The system ended up being close to 10,000 lines of code with almost 30,000 records spread across 62 tables, was written using PHP, AJAX (including the Prototype and Scriptaculous Frameworks) and used MySQL as its Database. Extensive use of AJAX-powered, client-side validation was used due to reports and observations that ill-formatted data was prevalent throughout the system.

As of October 2011, it was still in use by the company, with minimal maintenance over the course of 4 years.

Student Network Software Technician
Purdue University - ITaP

January 2006 – August 2006

Worked as part of a team to troubleshoot and perform software maintenance on the few thousand lab computers on campus. We were the roaming fixers, dispatched by automated reports or at the request of the sysadmins (who I would later be one of) to check on unresponsive or troublesome machines. Our duties included diagnosing any problems, and performing repairs if possible. If we couldn't manage a repair, we would fetch a replacement machine and make a swap.

In the summer months, our duties also included imaging new machines across campus, and deploying small labs not serviced by the roving deployment crew handing the larger labs.

I specialized in working with the campus Macs, replacing power supplies in iMac G5 machines and helping with the rollout and troubleshooting of first generation of Intel iMacs deployed by ITaP on Purdue's campus.

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B.Sc. Computer & Information Technology
Purdue University

2002 – 2007

  • Specialization in Network Engineering Technology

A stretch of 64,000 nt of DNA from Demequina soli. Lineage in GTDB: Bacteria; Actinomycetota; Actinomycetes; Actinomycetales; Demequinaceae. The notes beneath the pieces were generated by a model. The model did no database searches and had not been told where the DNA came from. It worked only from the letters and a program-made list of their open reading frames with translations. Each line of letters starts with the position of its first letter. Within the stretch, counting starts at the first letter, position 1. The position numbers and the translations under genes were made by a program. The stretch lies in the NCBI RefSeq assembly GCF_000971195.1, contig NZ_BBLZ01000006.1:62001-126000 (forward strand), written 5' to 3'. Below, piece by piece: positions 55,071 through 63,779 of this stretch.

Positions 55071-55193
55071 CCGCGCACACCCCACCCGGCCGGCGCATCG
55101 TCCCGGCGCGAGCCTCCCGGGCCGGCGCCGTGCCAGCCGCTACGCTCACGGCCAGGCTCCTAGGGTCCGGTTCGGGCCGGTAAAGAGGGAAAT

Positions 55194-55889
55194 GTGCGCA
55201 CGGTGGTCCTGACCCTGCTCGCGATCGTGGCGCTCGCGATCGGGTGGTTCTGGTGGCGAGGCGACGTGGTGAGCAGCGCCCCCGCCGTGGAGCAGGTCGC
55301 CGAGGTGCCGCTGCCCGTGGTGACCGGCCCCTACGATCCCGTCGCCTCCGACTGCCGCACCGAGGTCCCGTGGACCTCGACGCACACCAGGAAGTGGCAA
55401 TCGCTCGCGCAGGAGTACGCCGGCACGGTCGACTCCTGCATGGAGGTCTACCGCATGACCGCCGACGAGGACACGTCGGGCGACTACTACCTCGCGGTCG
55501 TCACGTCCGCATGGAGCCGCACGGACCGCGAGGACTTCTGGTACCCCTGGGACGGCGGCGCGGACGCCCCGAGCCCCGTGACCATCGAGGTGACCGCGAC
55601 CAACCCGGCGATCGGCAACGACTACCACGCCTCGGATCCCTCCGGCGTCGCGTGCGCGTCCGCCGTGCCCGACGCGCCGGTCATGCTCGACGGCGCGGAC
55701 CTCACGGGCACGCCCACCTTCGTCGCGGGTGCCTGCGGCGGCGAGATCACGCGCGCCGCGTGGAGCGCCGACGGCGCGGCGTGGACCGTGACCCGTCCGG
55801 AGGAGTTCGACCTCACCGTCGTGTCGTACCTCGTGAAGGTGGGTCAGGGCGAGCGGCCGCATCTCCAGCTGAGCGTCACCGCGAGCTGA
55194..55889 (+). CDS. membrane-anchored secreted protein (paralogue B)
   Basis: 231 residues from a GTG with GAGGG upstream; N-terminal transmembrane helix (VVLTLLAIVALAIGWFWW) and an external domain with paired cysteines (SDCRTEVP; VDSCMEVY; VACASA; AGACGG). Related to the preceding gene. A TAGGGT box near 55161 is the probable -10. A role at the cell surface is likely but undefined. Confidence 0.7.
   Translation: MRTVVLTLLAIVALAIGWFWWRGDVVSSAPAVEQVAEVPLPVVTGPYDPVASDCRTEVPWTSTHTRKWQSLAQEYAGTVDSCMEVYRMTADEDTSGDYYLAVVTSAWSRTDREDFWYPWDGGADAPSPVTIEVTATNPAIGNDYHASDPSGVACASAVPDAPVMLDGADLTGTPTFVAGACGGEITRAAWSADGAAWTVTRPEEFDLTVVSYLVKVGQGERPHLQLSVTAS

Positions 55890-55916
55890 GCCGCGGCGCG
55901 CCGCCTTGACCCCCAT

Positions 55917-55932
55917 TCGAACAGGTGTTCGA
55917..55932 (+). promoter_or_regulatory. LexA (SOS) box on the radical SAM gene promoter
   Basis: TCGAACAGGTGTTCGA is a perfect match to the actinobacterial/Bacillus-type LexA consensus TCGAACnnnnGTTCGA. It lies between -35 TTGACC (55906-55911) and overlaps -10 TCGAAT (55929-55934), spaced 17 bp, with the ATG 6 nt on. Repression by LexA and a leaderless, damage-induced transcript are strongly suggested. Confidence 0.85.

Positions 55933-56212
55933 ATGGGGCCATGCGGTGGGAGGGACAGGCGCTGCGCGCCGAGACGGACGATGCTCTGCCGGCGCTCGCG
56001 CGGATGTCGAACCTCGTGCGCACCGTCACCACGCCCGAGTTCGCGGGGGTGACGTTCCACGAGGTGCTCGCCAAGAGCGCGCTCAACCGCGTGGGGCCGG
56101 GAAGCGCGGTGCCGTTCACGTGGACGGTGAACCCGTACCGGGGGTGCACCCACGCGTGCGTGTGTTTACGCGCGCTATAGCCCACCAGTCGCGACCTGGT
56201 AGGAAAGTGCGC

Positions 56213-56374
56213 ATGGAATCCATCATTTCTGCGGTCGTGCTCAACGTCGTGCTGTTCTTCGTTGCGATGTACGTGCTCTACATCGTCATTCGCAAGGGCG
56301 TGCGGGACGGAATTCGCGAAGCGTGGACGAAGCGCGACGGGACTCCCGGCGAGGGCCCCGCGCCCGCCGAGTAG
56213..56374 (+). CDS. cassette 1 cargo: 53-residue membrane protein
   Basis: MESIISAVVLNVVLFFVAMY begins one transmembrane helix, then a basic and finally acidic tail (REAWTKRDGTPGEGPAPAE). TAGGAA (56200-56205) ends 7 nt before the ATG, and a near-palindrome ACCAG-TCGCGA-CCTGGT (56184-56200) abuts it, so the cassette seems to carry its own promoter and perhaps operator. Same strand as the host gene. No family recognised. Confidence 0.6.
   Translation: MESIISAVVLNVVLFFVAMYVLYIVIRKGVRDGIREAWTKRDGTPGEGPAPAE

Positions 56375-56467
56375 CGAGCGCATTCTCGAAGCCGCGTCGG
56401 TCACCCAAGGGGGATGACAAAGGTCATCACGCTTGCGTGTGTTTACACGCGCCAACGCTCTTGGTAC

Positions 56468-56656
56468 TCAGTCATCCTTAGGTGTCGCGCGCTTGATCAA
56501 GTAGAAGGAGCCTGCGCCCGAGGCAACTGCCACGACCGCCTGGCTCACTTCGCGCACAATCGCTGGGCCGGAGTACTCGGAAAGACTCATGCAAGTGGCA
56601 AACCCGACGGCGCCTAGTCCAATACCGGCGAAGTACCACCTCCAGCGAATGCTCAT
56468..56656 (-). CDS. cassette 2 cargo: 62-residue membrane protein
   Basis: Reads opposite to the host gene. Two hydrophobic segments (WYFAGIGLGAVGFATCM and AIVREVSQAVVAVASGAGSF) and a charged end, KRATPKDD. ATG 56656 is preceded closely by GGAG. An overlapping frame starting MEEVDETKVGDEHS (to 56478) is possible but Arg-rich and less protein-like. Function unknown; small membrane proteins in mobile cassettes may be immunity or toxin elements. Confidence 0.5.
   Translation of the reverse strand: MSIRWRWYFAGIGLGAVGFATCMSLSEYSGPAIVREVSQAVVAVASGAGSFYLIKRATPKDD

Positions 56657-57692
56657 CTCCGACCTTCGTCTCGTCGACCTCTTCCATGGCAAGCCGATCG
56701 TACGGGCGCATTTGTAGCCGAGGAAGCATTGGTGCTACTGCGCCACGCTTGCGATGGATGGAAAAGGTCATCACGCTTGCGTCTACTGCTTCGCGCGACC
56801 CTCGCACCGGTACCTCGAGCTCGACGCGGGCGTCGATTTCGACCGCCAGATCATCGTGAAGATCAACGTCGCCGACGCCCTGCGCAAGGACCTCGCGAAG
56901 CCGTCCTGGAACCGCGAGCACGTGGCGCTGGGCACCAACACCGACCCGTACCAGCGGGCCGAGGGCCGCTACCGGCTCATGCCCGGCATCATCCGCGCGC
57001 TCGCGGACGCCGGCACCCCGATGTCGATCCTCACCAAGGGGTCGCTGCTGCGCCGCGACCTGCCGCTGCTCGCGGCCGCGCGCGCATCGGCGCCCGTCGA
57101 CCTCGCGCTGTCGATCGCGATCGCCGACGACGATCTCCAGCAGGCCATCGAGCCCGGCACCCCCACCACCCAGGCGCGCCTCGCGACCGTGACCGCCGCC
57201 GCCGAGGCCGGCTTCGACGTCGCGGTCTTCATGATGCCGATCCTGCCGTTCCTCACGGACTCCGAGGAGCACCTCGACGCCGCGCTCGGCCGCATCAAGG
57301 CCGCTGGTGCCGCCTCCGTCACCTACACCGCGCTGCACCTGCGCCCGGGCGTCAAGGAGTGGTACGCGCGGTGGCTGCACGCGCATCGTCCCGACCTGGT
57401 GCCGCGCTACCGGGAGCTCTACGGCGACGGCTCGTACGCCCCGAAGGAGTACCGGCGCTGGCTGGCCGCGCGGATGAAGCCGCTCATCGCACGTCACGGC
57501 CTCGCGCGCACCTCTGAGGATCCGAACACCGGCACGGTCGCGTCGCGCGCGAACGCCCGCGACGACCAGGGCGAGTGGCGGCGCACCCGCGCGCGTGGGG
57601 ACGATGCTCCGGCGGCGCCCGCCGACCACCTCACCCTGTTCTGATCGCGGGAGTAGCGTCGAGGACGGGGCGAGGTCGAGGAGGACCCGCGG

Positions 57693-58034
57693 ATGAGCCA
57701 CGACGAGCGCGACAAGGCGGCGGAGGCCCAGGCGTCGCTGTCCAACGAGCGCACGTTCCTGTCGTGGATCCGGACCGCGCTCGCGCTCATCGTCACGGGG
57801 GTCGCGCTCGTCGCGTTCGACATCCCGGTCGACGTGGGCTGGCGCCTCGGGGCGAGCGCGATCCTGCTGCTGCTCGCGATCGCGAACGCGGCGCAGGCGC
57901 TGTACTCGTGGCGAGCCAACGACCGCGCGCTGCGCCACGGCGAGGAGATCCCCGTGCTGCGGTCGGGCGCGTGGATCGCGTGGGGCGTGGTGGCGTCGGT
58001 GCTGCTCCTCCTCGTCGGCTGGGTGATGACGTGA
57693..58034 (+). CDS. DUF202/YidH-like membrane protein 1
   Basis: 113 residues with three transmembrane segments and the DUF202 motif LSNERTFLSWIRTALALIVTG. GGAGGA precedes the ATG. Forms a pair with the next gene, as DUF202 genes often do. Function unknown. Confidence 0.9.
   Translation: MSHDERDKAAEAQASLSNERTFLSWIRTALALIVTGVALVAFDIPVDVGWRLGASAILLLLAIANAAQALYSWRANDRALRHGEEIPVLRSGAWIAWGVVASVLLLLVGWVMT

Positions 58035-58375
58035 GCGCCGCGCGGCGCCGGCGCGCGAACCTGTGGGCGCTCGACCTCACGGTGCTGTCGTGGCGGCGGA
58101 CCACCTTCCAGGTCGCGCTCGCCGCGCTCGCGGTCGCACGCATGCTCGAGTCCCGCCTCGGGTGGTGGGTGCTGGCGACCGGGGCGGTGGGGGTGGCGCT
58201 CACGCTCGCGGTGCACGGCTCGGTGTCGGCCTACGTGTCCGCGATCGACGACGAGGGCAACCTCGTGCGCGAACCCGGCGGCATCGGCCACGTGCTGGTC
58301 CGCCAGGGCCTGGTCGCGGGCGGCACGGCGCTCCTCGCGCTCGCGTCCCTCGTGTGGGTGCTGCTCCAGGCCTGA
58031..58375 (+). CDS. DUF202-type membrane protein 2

• GPA: 3.19

  • Minor in History of Science and Technology

  • During my last semester, did and independent study course along with my roommate at the time, comparing the performance of varying IPv6 network states (single stack, dual stack) and IPv6 translation types

  • Spent a semester in Graduate school (Fall 2008) pursuing an advanced degree in Computer Forensics and Information Security

  • Helped design and teach an introductory class on Macs for Law Enforcement personnel

Stack Exchange show all Last seen 7 days ago

Open Source () show all


CoRD is a Mac OS X remote desktop client for Windows servers running Microsoft Remote Desktop or Terminal Services.

After resurrecting the project, I spent a year working with Dorian Johnson, adding features, fixing bugs, and making releases. Life and my full time job took over again and forced the project to the back burner. I'm still very proud of what we accomplished in that year. CoRD has a huge following and though not every feature is quite as stable as we'd like it to be, it is still held in high regard.

GitHub, Jun 2010 - Aug 2010; followed by 4 people

PassengerPane rewritten in native Cocoa

Lead Developer / Modifier

The original PassengerPane was a RubyCocoa app that didn't function as well as I felt it could have, so I took to rewriting it myself in Obj-C.

After my interests (and job) shifted and forced me away from Rails development, I stopped working on the project. It is roughly 80-90% complete.

GitHub, Jul 2010 - Aug 2011; followed by 12 people; forked 2 times

Departments Plugin for Redmine

I wrote this for the instance of Redmine I was trying to get my group to use when I worked with ITaP.

It allows for the addition of Departments, which is another way to categorize issues in a many-to-many fashion. You can define a list of departments, then assign issues to one or more departments.